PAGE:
An effective customer satisfaction strategy should incorporate three key dimensions of performance – focus, measurement and, environment. And to build this culture, management can implement five steps to move their organization from one that does not take a proactive approach to one that is totally focused on loyalty from a profitable customer base.
In each of the five steps, customer service and satisfaction practices are outlined, measurement tools and techniques and the complementary environment (organization structure and roles) are described. As practices, in each step, are implemented successfully, new practices are added, from subsequent steps, which will help to continuously improve the connection to the customer. The practices become more integrated as the organization moves through each of the steps, bringing more players in to the value chain (suppliers, employees, shareholders, and distributors). Emphasis and assessment move from individual to team performance as organizations progress through the steps.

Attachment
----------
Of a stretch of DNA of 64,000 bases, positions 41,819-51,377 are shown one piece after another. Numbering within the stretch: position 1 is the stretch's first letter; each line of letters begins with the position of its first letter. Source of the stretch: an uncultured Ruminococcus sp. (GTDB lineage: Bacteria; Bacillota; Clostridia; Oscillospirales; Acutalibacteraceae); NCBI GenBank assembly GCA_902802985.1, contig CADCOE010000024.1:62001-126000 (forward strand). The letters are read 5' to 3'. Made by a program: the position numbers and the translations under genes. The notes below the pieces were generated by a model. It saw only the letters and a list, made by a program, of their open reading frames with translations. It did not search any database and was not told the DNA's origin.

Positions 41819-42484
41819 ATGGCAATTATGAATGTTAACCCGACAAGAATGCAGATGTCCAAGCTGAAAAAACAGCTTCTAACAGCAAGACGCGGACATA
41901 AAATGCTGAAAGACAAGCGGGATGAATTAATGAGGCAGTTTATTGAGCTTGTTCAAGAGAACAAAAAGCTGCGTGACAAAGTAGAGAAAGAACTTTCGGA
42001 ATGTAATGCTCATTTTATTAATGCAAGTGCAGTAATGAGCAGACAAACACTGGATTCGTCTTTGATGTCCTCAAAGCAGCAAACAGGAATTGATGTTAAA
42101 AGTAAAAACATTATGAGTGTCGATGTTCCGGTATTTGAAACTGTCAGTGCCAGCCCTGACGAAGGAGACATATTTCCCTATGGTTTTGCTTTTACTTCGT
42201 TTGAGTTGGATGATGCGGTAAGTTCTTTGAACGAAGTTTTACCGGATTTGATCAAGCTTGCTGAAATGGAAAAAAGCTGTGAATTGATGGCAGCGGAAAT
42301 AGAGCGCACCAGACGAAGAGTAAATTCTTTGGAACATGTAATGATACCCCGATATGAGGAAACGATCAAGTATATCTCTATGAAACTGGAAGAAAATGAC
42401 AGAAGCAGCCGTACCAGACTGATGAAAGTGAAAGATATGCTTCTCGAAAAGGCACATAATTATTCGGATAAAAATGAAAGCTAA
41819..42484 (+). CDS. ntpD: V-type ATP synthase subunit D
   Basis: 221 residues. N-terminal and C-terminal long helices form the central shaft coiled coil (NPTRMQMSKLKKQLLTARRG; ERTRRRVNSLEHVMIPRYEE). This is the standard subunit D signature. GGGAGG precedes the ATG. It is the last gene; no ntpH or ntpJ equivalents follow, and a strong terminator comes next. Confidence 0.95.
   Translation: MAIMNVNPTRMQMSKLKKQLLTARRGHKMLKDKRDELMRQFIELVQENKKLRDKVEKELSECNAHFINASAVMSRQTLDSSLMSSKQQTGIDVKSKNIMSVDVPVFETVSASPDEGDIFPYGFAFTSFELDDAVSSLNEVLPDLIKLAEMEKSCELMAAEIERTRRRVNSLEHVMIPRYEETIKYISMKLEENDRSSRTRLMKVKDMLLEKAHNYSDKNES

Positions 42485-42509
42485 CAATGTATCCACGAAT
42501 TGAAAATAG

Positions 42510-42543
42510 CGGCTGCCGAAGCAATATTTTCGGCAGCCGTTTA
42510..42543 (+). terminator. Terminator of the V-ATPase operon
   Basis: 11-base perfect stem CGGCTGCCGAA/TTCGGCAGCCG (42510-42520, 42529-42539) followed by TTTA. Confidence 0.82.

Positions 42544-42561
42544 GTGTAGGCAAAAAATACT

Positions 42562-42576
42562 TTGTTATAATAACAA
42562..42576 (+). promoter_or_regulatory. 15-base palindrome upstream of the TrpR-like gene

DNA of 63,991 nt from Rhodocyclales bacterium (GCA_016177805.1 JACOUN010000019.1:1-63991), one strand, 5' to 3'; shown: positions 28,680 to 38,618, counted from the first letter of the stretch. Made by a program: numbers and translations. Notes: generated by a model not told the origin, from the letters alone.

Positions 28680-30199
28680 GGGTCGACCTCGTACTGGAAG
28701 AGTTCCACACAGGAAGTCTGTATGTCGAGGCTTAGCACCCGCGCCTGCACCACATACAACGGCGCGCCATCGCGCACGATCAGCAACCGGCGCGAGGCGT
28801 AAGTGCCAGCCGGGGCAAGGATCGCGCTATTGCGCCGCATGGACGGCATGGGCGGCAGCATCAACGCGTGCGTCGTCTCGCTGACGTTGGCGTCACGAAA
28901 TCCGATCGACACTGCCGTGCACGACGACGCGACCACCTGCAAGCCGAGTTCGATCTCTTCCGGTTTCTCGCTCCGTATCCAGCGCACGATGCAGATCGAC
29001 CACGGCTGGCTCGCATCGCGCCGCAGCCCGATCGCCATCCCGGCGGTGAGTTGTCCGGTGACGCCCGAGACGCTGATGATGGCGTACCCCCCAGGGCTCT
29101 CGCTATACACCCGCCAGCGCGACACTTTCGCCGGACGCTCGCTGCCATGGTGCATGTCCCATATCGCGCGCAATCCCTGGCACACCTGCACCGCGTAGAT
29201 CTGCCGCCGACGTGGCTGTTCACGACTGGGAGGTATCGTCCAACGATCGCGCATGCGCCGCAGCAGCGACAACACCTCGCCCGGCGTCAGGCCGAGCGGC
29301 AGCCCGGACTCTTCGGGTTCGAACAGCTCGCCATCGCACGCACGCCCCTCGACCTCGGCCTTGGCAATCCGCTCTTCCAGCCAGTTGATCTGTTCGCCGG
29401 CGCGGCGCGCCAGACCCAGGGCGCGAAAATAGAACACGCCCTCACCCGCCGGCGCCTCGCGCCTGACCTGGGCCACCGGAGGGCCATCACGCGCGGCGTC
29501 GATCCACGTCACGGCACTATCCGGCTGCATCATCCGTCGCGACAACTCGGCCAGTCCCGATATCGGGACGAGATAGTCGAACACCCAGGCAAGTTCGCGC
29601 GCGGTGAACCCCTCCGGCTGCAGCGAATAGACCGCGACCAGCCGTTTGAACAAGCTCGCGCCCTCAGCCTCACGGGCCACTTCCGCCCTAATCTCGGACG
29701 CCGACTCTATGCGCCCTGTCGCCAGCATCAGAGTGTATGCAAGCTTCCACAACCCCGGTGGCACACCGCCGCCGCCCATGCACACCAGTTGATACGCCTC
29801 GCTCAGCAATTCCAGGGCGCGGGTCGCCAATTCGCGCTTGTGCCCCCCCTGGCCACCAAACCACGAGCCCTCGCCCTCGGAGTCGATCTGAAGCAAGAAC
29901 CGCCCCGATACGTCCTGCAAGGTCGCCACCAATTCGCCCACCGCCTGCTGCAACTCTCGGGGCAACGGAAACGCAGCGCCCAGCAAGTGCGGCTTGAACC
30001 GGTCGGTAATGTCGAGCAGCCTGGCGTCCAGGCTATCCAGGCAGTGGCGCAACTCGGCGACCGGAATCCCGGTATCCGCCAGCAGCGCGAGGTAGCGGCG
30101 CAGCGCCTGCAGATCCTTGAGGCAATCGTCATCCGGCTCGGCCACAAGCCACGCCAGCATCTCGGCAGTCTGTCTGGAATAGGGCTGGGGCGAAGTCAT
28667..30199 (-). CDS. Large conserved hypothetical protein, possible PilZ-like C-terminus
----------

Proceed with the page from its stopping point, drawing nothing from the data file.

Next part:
Step 1: Minimize Hassles
Practices associated with this step are implemented to control the customer as opposed to servicing them. Actions taken are not about the customers but rather about minimizing the cost of servicing them. The organization is volume and cost driven so customer service actions are about fixing problems, reducing errors and backlog, reacting to complaints. Management is focused on short term results so has a low tolerance for mistakes. They believe customers buy from them because of brand recognition, their reliability and their responsiveness to purchase requests.
The organization is internally focused and has a small number of employees with direct customer interface. Employee jobs are highly segmented and customer segmentation is based on locale or product basis.
Step 2: Manage Discontent
The voice of the customer is part of the culture. The management may be volume and cost driven as well as those companies in Step 1 but they include the voice of the customer in their business plans at the business unit level. They work to make the interaction easy targeting ‘best in class’ status. Customer preferences are taken into consideration for product and service changes.
The organization is a place where people and process changes are made and developed to improve the relationship with the customer and reduce dissatisfaction. Although management gives short term results priority, there is consideration given to long term results during the planning stage and customer satisfaction goals are set during annual planning activities.